On Monday night, Matt James sent home four women and settled on the remaining suitors with whom he'll be going on upcoming hometown dates.
He often conferred during the episode with host Chris Harrison.
Which may have struck some viewers at odd because... wait... didn't Harrison announce on Saturday that he's taking a leave of absence from The Bachelor?
The short answer is yes, Harrison did confirm this shocking news over the weekend.
However, Season 25 finished filming many months ago, so he'll be featured on every installment going forward -- except for the After the Final Rose special.
Harrison felt compelled to step back from the franchise because he garnered a great deal of backlash for his reaction to some scandalous social media posts from the past of Rachael Kirkconnell.
After images of the strong Season 25 contender emerged that featured her attending a plantation-themed dance, and which also featured her Liking the Confederate Flag, Harrison mostly withheld judgment.
He asked folks for "compassion and grace" when it came to these contrroversial stances and behavior, seemingly ignoring the pain they cause people of color.
Harrison made these comments in an interview with former Bachelorette Rachel Lindsay.
So... where does Lindsay stand on Harrison's announncement?
How does she feel about Harrison leaving his long-time platform as host?
“It was never my intention to see Chris Harrison step aside but it was my intention for others to see and hear this interview,” Lindsay said on Extra on Monday.
"It’s important to further and highlight these discussions.
"The only way to do that is to have these uncomfortable conversations so we can understand the underlying issues and implicit racism that exists within our society.
"When we can learn to recognize implicit and unconscious bias that history of our environments have taught us, then we can challenge one another to be better for ourselves but also for this society."
Lindsay has long been outspoken about The Bachelor's diversity problem.
She gave a tepid round of applause for the series after it cast Matt James as this season's lead, but she also made it clear that this only served as a first step.
Rachel wanted to see how the program would tackle the issue of race going forward.
And it's safe to say it's receiving a failing grade so far.
"Let’s not label, let’s not cancel, but let’s hold people accountable for their actions," added Lindsay to Extra.
"Let’s set the example in this generation so that we don’t repeat the horrific mistakes from the past and so we can unify and be the change that this country needs to make this society better for the next generation.”
Well said, we think.
Lindsay also believes Harrison is right to walk away.
"Like he said, he needs to take time to get educated and on a profound and productive level to use his word," she said.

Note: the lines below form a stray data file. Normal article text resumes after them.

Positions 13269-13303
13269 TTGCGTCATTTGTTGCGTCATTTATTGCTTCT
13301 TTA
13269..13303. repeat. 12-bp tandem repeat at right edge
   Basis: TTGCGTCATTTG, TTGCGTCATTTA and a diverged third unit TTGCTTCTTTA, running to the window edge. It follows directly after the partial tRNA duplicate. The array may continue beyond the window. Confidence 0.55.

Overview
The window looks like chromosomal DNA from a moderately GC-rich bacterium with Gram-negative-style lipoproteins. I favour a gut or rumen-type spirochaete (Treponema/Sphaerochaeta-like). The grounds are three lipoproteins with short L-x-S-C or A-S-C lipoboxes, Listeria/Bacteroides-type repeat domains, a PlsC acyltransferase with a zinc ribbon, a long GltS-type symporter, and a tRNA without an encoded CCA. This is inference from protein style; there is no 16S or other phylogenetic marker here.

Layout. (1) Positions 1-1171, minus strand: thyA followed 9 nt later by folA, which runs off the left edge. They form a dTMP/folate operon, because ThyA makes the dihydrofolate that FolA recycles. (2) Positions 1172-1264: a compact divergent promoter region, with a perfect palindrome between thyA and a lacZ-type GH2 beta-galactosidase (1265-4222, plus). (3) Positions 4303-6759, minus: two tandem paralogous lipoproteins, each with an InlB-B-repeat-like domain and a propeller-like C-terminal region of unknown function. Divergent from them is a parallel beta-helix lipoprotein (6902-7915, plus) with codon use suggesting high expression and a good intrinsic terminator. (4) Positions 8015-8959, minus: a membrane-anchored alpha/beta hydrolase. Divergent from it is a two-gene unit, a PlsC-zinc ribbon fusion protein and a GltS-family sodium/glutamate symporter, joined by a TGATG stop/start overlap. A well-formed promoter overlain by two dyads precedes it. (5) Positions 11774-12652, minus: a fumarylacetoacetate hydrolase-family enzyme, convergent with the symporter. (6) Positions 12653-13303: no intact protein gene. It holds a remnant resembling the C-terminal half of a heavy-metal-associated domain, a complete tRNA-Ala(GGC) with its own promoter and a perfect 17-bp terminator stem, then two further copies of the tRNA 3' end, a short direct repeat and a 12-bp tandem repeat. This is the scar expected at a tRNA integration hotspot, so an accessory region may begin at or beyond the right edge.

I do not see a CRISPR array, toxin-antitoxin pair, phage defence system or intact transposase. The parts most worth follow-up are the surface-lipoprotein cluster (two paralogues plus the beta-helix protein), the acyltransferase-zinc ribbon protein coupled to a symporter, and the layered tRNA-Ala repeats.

"And I think he needs to understand what was done, what was wrong, and what he said in that interview, and he needs time.
"He's stepped away to do that."
For how long?
Not very, is our guess.
Harrison will likely just skip this year's After the Final Rose taping and then be front and center again when Katie Thurston takes over as The Bachelorette.
Lindsay also told Billy Bush that it's hard for her to "fully accept" Harrison's apology because it came "after the fact."
"I'm going to need that time and space and compassion that he referenced to really accept the apology, because [Chris wasn't] apologetic at first," she explained.
"I'm not saying I can't get there, it's just, initially, it's a little tough for me."
Lindsay added that Harrison's comments were an example of implicit racism.
"Because when you think of racism, you think explicit racism… you think wearing a white hood, you know? Saying things that are derogatory or offensive," she outlined.
"That's explicit racism, but then there's implicit racism where you have these unconscious biases and stereotypes and misconceptions of certain groups, and that's what we were seeing in that interview.
"I think it was a moment for people to recognize what was being said and to learn and grow from it, which is what we're seeing happen now with Chris."
On Saturday, in Harrison's second apology announcing his departure, the host/producer wrote that he has "no one to blame but myself for what I said and the way I spoke."
This is what he wrote:
"I am ashamed over how uninformed I was. I was so wrong.
"To the Black community, to the BIPOC community: I am so sorry. My words were harmful. I am listening, and I truly apologize for my ignorance and any pain it caused you."
For the record, meanwhile, Kirkconnell herself has said her past actions were racist.
"At one point, I didn't recognize how offensive and racist my actions were, but that doesn't excuse them," she wrote just over a week ago online.
"My age or when it happened does not excuse anything. They are not ok or acceptable in any sense. I was ignorant, but my ignorance was racist."
Kirkconnell then apologized "to the communities and individuals that my actions harmed and offended," and said that she was "ashamed" of her ignorance and hopes to do better in the future.
And she concluded:
"Racial progress and unity are impossible without (white) accountability, and I deserve to be held accountable for my actions.
"I will never grow unless I recognize what I have done is wrong."